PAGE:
For part b, it seems easy enough to calculate the total work done, and from that, to determine the average force, which equals (total work done)/distance. This would be an average over distance, not time. From that, you could deduce an average acceleration (averaged over distance travelled), but that doesn't seem to be what the problem is asking for, especially since it asks for acceleration *first* (in part a). I'm not sure how to solve part a.

21. Nov 4, 2009

### holezch

interesting, I didn't know that it would be this complicated.. if we were allowed to assume that the acceleration is constant after hitting the ground, would BlueEight's answer be okay? I see what you mean by the redundancy though

thanks a lot guys!

22. Nov 4, 2009

### Jasso

All you really need to know for this problem is two equations:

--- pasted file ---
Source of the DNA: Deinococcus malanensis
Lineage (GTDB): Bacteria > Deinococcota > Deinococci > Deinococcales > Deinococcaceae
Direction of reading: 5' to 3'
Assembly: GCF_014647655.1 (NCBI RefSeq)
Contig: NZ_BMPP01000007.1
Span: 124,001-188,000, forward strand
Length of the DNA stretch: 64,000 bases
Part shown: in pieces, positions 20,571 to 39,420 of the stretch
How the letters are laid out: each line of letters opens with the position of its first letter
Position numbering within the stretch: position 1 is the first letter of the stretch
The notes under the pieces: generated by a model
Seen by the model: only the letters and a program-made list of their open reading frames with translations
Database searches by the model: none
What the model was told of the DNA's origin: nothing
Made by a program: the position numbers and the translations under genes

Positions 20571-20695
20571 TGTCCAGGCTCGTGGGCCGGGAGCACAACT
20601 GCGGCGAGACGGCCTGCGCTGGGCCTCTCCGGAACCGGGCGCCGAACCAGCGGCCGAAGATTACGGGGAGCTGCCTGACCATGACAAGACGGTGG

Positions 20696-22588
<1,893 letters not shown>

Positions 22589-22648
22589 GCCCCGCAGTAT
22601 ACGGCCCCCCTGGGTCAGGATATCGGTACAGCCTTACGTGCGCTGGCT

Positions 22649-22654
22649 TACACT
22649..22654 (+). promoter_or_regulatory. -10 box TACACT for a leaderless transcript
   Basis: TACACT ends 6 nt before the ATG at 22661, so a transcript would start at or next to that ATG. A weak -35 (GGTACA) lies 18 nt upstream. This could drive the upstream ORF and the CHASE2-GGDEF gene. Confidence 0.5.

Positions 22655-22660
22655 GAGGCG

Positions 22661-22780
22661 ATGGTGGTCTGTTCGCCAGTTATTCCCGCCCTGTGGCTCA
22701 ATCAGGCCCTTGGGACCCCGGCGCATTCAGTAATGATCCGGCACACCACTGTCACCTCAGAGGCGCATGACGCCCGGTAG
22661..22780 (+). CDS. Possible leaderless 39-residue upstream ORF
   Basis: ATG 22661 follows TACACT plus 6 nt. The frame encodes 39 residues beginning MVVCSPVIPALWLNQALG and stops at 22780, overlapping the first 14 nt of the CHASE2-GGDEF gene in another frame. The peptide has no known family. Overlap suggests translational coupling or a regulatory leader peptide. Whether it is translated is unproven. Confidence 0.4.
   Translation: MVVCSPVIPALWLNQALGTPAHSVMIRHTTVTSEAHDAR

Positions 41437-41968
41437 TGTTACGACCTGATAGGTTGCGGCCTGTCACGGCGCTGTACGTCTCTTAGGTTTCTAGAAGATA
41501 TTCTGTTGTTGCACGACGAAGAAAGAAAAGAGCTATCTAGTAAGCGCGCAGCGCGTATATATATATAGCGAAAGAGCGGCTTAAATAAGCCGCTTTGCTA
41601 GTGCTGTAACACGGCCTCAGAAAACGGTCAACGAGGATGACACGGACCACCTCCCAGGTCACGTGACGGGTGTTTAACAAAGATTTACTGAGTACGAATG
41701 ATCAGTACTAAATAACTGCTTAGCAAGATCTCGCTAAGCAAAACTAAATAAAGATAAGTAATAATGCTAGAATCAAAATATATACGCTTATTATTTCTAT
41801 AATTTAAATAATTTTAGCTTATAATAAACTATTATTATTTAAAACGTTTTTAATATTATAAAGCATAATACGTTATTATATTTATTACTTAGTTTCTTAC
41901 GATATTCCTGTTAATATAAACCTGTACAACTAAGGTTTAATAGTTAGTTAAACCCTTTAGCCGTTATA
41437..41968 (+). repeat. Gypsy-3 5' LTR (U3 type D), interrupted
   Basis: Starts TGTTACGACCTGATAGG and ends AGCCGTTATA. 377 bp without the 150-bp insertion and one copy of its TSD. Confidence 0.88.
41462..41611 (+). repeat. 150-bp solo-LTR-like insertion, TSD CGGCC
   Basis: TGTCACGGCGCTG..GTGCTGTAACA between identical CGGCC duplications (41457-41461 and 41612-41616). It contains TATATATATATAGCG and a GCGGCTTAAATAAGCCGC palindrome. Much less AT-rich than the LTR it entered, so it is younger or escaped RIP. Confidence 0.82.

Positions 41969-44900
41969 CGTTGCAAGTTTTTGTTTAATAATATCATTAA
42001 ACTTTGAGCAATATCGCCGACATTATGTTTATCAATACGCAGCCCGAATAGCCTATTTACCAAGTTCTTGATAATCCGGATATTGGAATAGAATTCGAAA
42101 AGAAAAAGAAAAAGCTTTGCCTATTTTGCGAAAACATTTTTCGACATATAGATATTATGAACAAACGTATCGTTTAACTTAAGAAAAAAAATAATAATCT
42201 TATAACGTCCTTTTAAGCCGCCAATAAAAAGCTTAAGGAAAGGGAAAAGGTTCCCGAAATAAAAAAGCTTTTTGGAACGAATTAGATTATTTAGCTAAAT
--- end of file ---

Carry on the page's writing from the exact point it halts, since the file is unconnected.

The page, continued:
Eq. 1 $$a_{avg}=\frac{V_f^2-V_i^2}{2(h_f-h_i)}$$

Eq. 2 $$f_{avg}=ma_{avg}$$

Where $V_i$ is the initial velocity, $V_f$ is the final velocity, $h_i$ is the starting height, and $h_f$ is the final height.

And then separate the problem out into two situations, 1) when the person is falling and 2) when the person is stopping.

1) Rearrange Eq. 1 to find the velocity the person reaches when he gets to the patio and set $a_{avg}=g=-9.8 m/s^2$ , $V_i=0 m/s$ , and $h_f-h_i=(0 m)-(0.5 m)= -0.5 m$:

$$V = \sqrt{2g(h_f-h_i)} = \sqrt{2(-9.8 m/s^2)(-0.5 m)}$$

2) $V$ is the velocity that the person hits the patio with, so use Eq. 1 with $V$ this time being the initial velocity $V_i$ , $h_f-h_i= 2 cm= 0.02 m$ , and since it states that he stops $V_f=0 m/s$:

$$a_{avg}=\frac{V^2}{2(0.02 m)}$$

Use the $a_{avg}$ from that and plug it into $f_{avg}=ma_{avg}$ to find the average force of the patio.

23. Nov 4, 2009

### Jasso

I think cepheid's point was the roundabout way of using the time of acceleration to find the acceleration, which would only work if the acceleration were constant. The problem does not assume the acceleration is constant, instead it asks for the average acceleration and force.

24. Nov 4, 2009